New Pierceton Restaurant And Bar Approved For Two Alcohol Licenses

Tap Root Brewhouse & Company LLC, doing business as Tap Root Brewhouse & Co., 130 N. First St., Pierceton, was approved Thursday by the Kosciusko Alcohol and Tobacco Commission for a beer, wine and liquor – restaurant permit and a beer retailer – restaurant permit. Owners hope to open the restaurant and bar May 5. Photo by David Slone, Times-Union.

A new restaurant/bar is opening in Pierceton this spring, and on Thursday the Kosciusko Alcohol and Tobacco Commission approved alcohol permits for the business.

Tap Root Brewhouse & Company LLC, doing business as Tap Root Brewhouse & Co., 130 N. First St., Pierceton, applied for a beer, wine and liquor – restaurant permit and a beer retailer – restaurant permit.

Desiree Tunstall, one of the owners, said the principle nature of the business was a restaurant and bar “so we can serve to the community various beverages, including wine and beer, and then we’ll also have a restaurant menu that includes pizza, pasta, sandwiches, homemade desserts.”

She said their business, Taproot Tees, which has been in operation for 10 years, also is included in that. Taproot Tees is a general store and sells T-shirts.

Excise Officer April Tackett said, “This is one of those ones where if you wanted a three-way (license), you had to buy the underlying (permit). So, it’s one business, one restaurant beer, wine and liquor, just with no carryout.”

Tackett asked, since the name of the business is Tap Root Brewhouse, “Are you actually going to make your own beers? Is it going to be a small brewery, or just the restaurant?”

Tunstall said they weren’t going to make beer in the brewhouse, but will get their beer from other local places.

There were no remonstrators against the permit. Commission member Dan Woods made a motion to approve it, Commission President Elim Smith seconded it and it was approved 3-0.

Smith asked when the restaurant was going to be open. Tunstall said their goal was May 5.

Tackett said when she drove by it, she assumed from the outside that it wasn’t done on the inside. Tunstall said they were “chipping away” at it and all three of the co-owners are perfectionists so they weren’t rushing.

Tackett asked if they were clear on the difference between a family room and a bar room and what type of separation needs to be done.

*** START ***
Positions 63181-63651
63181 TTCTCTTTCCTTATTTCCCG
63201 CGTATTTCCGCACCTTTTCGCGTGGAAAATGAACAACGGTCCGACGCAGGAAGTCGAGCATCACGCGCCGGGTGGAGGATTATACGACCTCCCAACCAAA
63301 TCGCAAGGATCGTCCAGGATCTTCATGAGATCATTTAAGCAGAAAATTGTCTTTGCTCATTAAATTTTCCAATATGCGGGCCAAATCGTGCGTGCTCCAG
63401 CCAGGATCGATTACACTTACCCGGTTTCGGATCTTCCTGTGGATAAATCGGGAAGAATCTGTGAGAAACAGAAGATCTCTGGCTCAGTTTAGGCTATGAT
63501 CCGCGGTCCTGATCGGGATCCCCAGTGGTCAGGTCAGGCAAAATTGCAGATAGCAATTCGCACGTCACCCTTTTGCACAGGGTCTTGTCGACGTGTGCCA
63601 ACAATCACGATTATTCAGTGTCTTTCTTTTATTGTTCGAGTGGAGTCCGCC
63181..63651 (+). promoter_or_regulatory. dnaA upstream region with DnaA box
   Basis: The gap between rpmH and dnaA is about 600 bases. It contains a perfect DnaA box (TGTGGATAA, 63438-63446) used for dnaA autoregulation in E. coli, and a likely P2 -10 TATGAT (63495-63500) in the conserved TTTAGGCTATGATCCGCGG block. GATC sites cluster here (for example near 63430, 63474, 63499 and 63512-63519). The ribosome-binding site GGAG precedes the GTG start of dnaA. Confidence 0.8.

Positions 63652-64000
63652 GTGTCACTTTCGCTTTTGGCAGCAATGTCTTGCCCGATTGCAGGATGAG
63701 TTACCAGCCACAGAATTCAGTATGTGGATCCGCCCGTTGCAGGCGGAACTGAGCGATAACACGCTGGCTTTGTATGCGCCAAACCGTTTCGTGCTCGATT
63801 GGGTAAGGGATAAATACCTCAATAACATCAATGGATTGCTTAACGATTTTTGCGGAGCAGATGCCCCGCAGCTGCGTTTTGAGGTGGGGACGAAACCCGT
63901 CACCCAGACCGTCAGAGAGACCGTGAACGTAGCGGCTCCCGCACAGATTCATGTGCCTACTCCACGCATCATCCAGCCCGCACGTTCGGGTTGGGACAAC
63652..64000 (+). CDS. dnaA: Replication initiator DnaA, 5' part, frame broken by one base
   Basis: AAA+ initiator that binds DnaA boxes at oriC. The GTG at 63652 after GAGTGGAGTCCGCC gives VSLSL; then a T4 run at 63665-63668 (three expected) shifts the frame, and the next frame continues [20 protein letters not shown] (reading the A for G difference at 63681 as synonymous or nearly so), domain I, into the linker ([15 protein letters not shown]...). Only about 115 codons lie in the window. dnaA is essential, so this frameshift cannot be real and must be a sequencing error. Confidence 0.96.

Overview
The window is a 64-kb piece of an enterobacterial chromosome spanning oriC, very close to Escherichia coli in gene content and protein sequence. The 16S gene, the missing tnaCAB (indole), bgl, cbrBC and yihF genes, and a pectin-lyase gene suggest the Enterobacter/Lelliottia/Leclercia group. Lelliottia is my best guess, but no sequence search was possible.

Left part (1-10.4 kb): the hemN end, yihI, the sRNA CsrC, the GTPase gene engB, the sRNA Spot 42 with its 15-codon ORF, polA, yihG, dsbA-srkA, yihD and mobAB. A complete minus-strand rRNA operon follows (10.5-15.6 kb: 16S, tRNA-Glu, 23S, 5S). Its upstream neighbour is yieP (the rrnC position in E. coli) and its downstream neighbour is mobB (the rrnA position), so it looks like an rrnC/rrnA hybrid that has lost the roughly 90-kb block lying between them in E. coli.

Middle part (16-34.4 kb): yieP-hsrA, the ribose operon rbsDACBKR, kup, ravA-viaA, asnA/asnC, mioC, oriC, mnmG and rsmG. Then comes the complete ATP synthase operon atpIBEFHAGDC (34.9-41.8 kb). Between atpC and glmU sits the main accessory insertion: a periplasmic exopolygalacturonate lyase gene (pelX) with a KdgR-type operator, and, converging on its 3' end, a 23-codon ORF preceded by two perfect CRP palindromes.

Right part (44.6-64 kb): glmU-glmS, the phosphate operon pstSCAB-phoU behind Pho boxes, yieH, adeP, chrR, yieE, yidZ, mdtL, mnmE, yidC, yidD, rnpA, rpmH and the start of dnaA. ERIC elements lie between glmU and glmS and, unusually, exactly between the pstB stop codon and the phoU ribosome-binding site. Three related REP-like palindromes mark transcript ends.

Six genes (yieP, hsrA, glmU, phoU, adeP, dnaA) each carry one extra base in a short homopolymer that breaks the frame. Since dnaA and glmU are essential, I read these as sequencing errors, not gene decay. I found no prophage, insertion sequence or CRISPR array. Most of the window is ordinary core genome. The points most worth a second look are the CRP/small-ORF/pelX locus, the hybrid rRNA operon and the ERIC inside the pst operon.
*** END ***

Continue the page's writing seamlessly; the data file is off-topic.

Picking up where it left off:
Co-owner Kimberly Cole said, “We have a family room in the front … the gift shop is right up there. There’s a family room in the front, and from what we were told, we are going to have a ‘fence’ – because we’re going for a ‘beachy’ kind of look – so we’re going to have a fence to separate from the bar.”

The restrooms will be in the family room on the first floor.

“So as long as the restrooms are on the family room side, your fence idea will work for a while. We call that limited separation where … you have the half wall. You can still see into the bar room, but you can’t pass back and forth,” Tackett explained.

With the fence idea, she said, the business has to do at least $200,000 a year in food in order to keep the fence.

“You obviously, since you’re a new business, once you open, you can project your food figures for at least two years. Once that two yeas is up, if you are not even close to hitting your food figures number, you have to replace the fence with an at least 6-foot high wall that you can not see through. That’s what separates family room and bar room,” Tackett said.

Third co-owner Scott Werstler asked about an inspection. Tackett told him she will have to come out and do the business’s final inspection. Werstler said they need to put in the restrooms and kitchen yet.

“In order for me to do the final inspection, it doesn’t have to be cosmetically finished, it has to be structurally finished,” Tackett said, adding that the separation has to be finished. “But you’re going to want to give me a call at least a couple weeks before you are ready to open because your permit will be in escrow and you won’t be able to order from your distributors until this is taken out of escrow.”

Cole later said that once the business gets rolling, “We want to do like mystery dinner theaters and plays. So I think it will be a little more fun.”

In other business, the Commission also approved renewals for the following businesses without violations:

• Side House Grill Inc., doing business as Side House Grill, 2604 Shelden Drive, Warsaw, beer, wine and liquor permit, restaurant.

• Vandelay Industries LLC, doing business as Man Cave Brewing Company, 10201 Ind. 13, Syracuse, beer, wine and liquor permit.

Smith also was elected president for the Commission for 2022.